The FTSE 100 (^FTSE) headed lower on Thursday morning in London, even as the latest GDP figures from the Office for National Statistics showed the economy had surged 4.8% in the quarter from April to June.
This growth reversed the declines of 1.6% during the lockdowns in the first quarter.
The index had climbed to a 18-month high at the close on Wednesday as investors took confidence in further steps to unlock the country, the $1tn infrastructure bill in the US and positive news on the vaccine rollout.
In June alone, the UK economy grew by 1.0%, as the reopening of hospitality and leisure venues spurred growth.
The UK’s GDP is now 4.4% below where it was pre-coronavirus pandemic at Quarter 4 (Oct to Dec) 2019.
The ONS said there have been increases in services, production and construction output over the quarter. The largest contributors to this increase were from wholesale and retail trade, accommodation and food service activities, and education – sectors that had seen a particular hit during lockdowns.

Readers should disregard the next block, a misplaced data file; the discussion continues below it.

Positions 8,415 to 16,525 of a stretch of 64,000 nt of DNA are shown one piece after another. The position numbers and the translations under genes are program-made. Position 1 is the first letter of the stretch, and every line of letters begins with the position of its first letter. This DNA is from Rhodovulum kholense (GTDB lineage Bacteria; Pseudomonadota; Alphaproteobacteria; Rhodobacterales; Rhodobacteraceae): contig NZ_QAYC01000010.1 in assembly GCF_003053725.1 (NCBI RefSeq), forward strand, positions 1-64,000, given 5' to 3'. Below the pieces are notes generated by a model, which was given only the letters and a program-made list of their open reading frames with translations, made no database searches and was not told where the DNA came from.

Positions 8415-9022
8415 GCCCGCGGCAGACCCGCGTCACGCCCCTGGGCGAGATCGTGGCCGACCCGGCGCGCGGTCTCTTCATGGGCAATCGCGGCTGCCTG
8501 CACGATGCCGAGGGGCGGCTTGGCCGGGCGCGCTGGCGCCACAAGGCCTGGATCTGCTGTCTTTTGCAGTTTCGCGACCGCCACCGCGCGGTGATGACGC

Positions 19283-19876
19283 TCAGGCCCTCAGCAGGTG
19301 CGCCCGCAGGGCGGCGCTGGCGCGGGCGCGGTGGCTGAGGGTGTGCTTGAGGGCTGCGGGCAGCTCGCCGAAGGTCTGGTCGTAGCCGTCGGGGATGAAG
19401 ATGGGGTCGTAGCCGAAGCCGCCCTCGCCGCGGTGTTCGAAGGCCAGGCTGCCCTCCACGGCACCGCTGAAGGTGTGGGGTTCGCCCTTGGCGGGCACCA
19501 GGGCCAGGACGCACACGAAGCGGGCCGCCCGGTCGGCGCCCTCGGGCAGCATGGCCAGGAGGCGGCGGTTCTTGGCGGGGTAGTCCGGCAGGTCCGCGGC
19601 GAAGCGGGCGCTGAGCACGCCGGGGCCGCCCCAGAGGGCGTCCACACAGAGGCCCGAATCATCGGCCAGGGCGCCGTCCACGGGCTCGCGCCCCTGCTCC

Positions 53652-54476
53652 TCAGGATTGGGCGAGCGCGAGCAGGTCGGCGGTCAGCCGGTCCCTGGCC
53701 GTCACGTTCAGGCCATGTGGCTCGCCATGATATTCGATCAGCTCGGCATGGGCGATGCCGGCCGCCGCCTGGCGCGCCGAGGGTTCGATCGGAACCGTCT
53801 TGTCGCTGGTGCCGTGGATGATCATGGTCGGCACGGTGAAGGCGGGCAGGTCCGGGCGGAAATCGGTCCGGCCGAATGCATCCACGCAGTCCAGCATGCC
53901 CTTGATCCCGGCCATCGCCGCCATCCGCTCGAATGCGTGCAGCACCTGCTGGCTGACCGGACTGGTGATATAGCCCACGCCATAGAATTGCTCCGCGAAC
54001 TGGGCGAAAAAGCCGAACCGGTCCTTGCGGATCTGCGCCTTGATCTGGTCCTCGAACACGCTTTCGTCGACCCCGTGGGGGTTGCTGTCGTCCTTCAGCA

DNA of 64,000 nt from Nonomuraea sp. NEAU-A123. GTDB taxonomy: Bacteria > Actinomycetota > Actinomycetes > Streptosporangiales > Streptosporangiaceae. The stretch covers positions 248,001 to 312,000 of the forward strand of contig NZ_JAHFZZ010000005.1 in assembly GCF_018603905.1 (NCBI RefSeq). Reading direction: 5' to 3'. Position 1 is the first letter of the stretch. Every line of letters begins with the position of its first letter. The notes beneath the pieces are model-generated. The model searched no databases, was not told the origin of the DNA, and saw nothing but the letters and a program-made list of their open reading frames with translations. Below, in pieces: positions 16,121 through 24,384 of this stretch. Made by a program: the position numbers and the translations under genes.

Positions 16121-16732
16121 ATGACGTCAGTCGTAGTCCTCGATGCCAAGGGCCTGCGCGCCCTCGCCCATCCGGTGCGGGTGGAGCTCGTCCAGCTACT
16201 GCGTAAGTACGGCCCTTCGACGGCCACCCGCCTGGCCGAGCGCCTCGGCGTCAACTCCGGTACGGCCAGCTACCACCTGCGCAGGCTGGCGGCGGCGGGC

“I know there are still challenges to overcome, but I feel confident in the strength of the UK economy and the resilience of the British people,” said chancellor Rishi Sunak.
“With the fastest quarterly growth rate among the G7 economies we have exceeded expectations, and I’m pleased to see the UK bouncing back.”
US stocks look set for muted moves when they open later on on Thursday. S&P 500 futures (ES=F) were down 0.1% at the open in London. Dow futures (YM=F) were flat. The Nasdaq (NQ=F) looked set for declines of 0.2%.
There have been jitters about runaway inflation in the US in recent weeks as the economy opens up. However, some are now turning their attention to liquidity.
“The debate regarding inflation is the wrong one as it is all within Fed expectations. Yes, wage pressure is a permanent one but that is the point. Yes, the old economy will take it partly poorly but they are taken as a casualty,” said Sebastien Galy, senior macro strategist at Nordea.
“What matters is what happens once liquidity starts to shrink for a while under tapering and that is both frightening and an opportunity. Our narrative on long-term growth particularly in the growth style is not a sustainable in the long-term.”
Investors are still digesting how regulatory changes will affect markets in the long-run.
Watch: What is inflation and why is it important?